Peter thought this over for a few minutes before he ventured another question. “I begin to understand,” he said, “tell me, how do you hold on to the bug with your tongue?”

“My tongue is sticky,” replied Old Mr. Toad, “just let me touch a bug with it, and he’s mine every time.”

Peter thought this over. Then he felt of his own tongue. “Mine isn’t sticky,” said he very innocently.

Old Mr. Toad laughed and said “Perhaps if it was, you couldn’t ask so many questions. Now watch me catch that fly.” His funny little tongue darted out, and the fly was gone.

“It certainly is very handy,” said Peter politely. “I think we are going to have more rain, and I’d better be getting back to the dear Old Briar-patch. Very much obliged to you, Mr. Toad. Thank you for answering my questions.”

“Not at all,” replied Old Mr. Toad. “I’ve simply got the things I need in order to live, just as you have the things you need. I couldn’t get along with your kind of a tongue, no more than you could get along with mine. If you live long enough, you will learn that Mother Nature makes no mistakes. She gives each of us what we need, and each of us has different needs.”

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Toad BOOK LOOK – Chapter 12 of 19


Chapter 12

Old Mr. Toad’s Odd Tongue


Peter and Old Mr. Toad sat in the rain watching the tiny Toadlets, who were Mr. Toad’s children, leaving their playground in the Smiling Pool and starting out to see the Great World. When the last little Toadlet had passed them, Old Mr. Toad suddenly remembered that he was hungry, very hungry indeed.

“Didn’t have time to eat much while I was in the Smiling Pool,” Old Mr. Toad explained. “Couldn’t eat and sing too, and while I was down there, I was supposed to sing. Now that it is time to quit singing, I begin to realize that I’ve got a stomach to look out for as well as a voice. See that bug over there on that leaf? Watch him.”

One of the last tadpoles transitioning to a toadlet at the Smiling Pool.
Tiny Toadlet leaving the wet sandy beach at the Smiling Pool.

Peter looked, and sure enough there was a fat bug crawling along on an old leaf. He was about two inches from Old Mr. Toad, and he was crawling very fast. And right while Peter was looking at him he disappeared. Peter turned to look at Old Mr. Toad. He hadn’t budged. He was sitting exactly where he had been sitting all the time, and he was smacking his lips, and there was a twinkle of satisfaction in his eyes. Peter opened his eyes very wide.

“Wha–what–” he began.

“Nice bug,” interrupted Old Mr. Toad. “Nicest bug I’ve eaten for a longtime.”

“Hey, I didn’t see you catch him!” protested Peter, looking at Old Mr. Toad as if he suspected him of joking.

“Did you open your eyes?” inquired Old Mr. Toad.

“Yes, I did,” replied Peter just a wee bit frustrated.

“Then watch me catch that fly over yonder,” said Old Mr. Toad. He hopped towards a fly which had lighted on a stick just ahead. About two inches from it he stopped, and so far as Peter could see, he sat perfectly still.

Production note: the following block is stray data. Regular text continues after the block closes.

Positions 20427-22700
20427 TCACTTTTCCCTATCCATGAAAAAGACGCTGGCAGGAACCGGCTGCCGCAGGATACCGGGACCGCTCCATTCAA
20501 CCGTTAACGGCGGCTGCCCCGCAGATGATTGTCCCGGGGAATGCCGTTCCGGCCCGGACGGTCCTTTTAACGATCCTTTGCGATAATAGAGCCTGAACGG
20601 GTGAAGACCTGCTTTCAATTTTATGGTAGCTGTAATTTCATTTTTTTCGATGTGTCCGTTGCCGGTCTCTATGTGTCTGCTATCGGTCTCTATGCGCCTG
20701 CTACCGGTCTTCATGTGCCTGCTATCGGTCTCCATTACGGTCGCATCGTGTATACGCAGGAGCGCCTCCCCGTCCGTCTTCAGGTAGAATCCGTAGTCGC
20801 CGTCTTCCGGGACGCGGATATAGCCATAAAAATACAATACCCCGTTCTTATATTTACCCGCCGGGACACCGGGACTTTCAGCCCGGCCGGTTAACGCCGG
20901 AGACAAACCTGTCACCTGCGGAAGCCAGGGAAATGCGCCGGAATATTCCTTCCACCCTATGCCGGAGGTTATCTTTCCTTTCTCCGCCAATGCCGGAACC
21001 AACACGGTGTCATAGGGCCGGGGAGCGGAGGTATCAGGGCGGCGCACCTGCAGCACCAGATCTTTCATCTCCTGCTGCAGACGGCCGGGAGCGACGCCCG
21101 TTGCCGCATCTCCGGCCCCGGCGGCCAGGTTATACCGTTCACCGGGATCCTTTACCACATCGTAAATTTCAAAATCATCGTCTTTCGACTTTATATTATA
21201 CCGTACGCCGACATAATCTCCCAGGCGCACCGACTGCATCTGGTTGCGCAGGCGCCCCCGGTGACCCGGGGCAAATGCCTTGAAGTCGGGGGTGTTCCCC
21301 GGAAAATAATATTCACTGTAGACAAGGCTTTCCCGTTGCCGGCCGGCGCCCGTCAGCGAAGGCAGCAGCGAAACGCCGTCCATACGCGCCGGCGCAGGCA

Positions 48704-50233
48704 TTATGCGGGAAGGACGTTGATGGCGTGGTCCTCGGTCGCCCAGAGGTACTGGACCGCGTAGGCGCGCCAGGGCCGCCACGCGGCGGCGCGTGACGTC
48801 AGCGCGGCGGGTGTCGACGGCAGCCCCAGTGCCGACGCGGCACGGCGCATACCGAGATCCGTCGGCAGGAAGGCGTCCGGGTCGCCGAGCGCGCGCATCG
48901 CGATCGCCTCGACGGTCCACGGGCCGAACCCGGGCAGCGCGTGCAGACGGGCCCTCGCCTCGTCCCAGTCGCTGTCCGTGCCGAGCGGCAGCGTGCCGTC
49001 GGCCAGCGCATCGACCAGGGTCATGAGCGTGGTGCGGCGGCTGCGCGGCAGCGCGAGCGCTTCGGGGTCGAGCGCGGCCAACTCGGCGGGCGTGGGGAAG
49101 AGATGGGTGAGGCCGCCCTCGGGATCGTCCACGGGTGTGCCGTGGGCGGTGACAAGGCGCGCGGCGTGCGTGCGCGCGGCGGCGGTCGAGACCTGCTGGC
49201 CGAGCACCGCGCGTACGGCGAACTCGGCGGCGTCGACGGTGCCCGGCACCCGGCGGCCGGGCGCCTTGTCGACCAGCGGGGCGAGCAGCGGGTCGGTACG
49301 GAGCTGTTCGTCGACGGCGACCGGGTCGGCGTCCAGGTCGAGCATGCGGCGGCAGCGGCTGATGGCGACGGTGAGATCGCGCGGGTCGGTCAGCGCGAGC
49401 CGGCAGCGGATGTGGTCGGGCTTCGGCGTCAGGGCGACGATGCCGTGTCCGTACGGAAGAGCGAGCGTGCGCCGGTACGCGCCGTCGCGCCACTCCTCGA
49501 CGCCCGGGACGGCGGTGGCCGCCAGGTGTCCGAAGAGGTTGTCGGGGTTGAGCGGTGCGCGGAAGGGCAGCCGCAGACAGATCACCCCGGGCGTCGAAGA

Bye-bye Mr. Fly!

And yet the fly disappeared, and it wasn’t because it flew away, either. Peter was sure of that. As he told Mrs. Peter about it afterwards, “It was there, and then it wasn’t, and that was all there was to it.”

Old Mr. Toad chuckled. “Didn’t you see that one go, Peter?” he asked.

Peter shook his head feeling more confused then ever and said “Please, would you explain?”

Now when Peter said please that way, of course Old Mr. Toad couldn’t resist sharing.

“Here comes an ant this way. Now you watch my mouth instead of the ant and see what happens,” said Old Mr. Toad.

Peter looked and saw a big black ant coming. Then he kept his eyes on Old Mr. Toad’s mouth. Suddenly there was a little flash of red from it, so tiny and so quick that Peter couldn’t be absolutely sure that he saw it. However, when he looked for the ant, it was nowhere to be seen. Peter looked at Old Mr. Toad very hard.

“Do you mean to tell me, Mr. Toad, that you’ve got a tongue long enough to reach way over to where that ant was?” he asked.

Old Mr. Toad chuckled again. With every insect swallowed he felt better natured. “You’ve guessed it, Peter,” he said. “Handy tongue, isn’t it?”

“I think it’s a very odd tongue,” replied Peter, “and I don’t understand it at all. If it’s so long as all that, where do you keep it when it isn’t in use? I should think you’d have to swallow it to get it out of the way, or else leave it hanging out of your mouth.”

“Ha, ha, ha, ha, ha!” laughed Old Mr. Toad. “My tongue is never in the way, and it’s the handiest tongue in the world. I’ll show it to you.”


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Toad BOOK LOOK – Chapter 11 of 19


Chapter 11

The Little Toads Start Out to See the World


The world is a wonderful great big place
And in it the young must roam
To learn what their elders have long since learned–
There’s never a place like home.

It had been some time since Peter Rabbit had visited the Smiling Pool to watch the pollywogs. One cloudy morning he happened to think of them and decided that he would run over there and see how they were getting along. So off he started, lipperty-lipperty-lip. He wondered if those pollywog children of Old Mr. Toad would be much changed. The last time he saw them some of them had just begun to grow legs, although they still had long tails.

He had almost reached the Smiling Pool when great big drops of rain began to splash down. And with those first raindrops something funny happened. Anyway, it seemed funny to Peter. Right away he was surrounded by tiny little Toads. Everywhere he looked he saw Toadlets, tiny little Toads just like Old Mr. Toad, only so tiny that one could have sat comfortably on a dime and still had plenty of room.